The Pew Research Center reported yesterday that the voters of 29 states have already approved bans on same-sex marriage.
For me, this observation highlights the absurdity of the naïve apotheosis of populism and democratic institutions that constitutes a core element of the contemporary Western zeitgeist. We tend to take for granted that democracy is something intrinsically good, an assumption that gives strength to the growing scorn we see in our society for “elitism” or any other movement that threatens to usurp the will of the people. We Americans seem to invariably forget that, while democratic institutions may sculpt our society in accord with the will of the people, this in no way implies that the people’s vision of a perfect society is something we should wish to see given form. Democracy does indeed give power to the people, but it does not and can never give the people the moral integrity to put that power to proper use.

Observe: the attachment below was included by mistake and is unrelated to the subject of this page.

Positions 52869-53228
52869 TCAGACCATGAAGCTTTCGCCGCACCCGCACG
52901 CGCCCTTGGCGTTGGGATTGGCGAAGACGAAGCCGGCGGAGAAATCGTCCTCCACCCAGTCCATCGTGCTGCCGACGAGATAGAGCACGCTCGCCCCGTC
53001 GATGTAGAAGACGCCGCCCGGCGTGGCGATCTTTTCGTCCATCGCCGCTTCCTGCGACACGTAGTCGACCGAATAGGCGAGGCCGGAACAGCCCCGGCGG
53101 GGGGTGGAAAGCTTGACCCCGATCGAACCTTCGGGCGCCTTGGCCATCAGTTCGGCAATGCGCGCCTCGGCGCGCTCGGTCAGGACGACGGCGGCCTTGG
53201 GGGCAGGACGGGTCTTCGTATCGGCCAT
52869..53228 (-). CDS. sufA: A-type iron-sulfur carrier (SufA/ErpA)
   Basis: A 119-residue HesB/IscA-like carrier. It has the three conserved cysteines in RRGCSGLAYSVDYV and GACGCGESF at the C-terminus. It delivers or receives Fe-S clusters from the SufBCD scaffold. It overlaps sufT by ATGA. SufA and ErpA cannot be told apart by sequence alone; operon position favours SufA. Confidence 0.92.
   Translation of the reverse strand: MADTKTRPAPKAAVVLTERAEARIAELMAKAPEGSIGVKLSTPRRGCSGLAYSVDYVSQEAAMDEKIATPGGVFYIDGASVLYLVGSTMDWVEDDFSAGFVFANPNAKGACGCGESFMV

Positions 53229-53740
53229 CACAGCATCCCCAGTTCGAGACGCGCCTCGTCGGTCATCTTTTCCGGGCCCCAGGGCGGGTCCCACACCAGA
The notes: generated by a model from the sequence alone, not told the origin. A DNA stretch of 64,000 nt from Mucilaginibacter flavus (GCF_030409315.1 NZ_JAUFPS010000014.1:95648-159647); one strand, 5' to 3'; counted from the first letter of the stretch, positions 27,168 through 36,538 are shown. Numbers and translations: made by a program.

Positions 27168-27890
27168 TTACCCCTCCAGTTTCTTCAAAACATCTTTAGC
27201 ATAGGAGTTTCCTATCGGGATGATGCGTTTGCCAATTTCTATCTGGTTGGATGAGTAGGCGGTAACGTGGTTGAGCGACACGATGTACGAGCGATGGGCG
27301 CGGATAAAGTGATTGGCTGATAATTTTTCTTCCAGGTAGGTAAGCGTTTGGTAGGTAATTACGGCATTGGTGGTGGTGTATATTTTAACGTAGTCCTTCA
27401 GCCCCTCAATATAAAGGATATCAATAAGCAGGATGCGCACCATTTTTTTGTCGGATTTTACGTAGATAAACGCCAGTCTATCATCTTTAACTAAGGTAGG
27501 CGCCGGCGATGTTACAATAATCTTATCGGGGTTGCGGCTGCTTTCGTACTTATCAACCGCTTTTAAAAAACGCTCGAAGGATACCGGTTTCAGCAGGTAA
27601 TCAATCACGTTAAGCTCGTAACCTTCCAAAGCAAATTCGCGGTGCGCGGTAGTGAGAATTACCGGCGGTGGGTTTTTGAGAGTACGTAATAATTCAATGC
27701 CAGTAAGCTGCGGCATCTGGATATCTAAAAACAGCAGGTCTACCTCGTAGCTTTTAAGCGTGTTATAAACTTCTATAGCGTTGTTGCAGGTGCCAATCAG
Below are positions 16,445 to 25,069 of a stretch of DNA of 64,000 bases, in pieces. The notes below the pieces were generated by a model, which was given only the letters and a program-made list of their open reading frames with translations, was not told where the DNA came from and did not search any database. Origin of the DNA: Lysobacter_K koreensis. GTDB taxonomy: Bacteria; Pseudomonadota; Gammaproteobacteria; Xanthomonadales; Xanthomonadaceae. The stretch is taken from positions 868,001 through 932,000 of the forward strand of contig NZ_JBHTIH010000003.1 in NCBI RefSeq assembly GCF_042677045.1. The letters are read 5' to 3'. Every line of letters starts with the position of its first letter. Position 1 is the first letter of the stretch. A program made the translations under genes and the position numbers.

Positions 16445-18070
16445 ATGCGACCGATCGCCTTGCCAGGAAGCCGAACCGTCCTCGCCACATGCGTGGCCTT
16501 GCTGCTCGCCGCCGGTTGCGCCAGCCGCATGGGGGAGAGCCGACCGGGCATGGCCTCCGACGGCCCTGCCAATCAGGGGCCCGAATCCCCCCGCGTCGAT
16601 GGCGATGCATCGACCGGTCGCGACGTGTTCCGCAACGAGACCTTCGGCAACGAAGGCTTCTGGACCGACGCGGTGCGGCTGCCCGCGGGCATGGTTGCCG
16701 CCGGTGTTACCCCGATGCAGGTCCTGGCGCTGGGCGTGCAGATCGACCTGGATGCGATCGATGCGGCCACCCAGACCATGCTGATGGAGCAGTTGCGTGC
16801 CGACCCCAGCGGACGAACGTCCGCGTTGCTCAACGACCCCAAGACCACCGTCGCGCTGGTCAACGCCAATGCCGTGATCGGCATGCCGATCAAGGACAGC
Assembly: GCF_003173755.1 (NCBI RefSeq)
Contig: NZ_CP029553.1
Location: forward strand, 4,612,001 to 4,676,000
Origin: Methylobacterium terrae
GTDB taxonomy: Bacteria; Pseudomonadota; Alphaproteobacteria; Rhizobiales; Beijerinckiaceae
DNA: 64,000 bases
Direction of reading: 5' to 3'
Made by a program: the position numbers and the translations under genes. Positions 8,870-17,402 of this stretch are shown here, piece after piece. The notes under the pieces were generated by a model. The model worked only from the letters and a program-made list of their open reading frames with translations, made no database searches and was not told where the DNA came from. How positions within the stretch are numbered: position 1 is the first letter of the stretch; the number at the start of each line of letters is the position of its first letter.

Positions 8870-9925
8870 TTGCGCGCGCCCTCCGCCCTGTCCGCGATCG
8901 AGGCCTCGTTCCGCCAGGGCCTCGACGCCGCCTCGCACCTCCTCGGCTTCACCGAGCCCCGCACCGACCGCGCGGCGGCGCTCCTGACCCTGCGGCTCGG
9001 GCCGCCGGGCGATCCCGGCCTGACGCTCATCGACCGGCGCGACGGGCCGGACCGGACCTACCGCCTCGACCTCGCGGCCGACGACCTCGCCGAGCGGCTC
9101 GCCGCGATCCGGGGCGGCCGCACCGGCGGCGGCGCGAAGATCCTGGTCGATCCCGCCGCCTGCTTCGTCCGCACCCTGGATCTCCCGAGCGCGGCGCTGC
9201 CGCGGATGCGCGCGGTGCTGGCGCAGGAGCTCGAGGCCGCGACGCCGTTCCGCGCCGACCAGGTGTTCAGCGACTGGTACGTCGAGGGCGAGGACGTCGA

Indeed, if the age-old adage that “power corrupts” is true, then democracy might even contribute to the moral and intellectual degradation of the populations of democratic nations. Or, as seems more likely, the age-old adage is simply wrong: corruption is a part of the human inheritance, and power, like alcohol, simply brings that latent vice to the forefront.
Before I close, I should note that this is not a peculiarly American problem, though I know many people who would like to claim so. After all, the Swiss are about to vote on a law that would permanently ban the construction of minarets.
Really, when I think of all the crimes that democratic nations commit against their own moral codes, it’s enough to make me wonder if William Henry Vanderbilt was onto something when he said, “the people be damned.”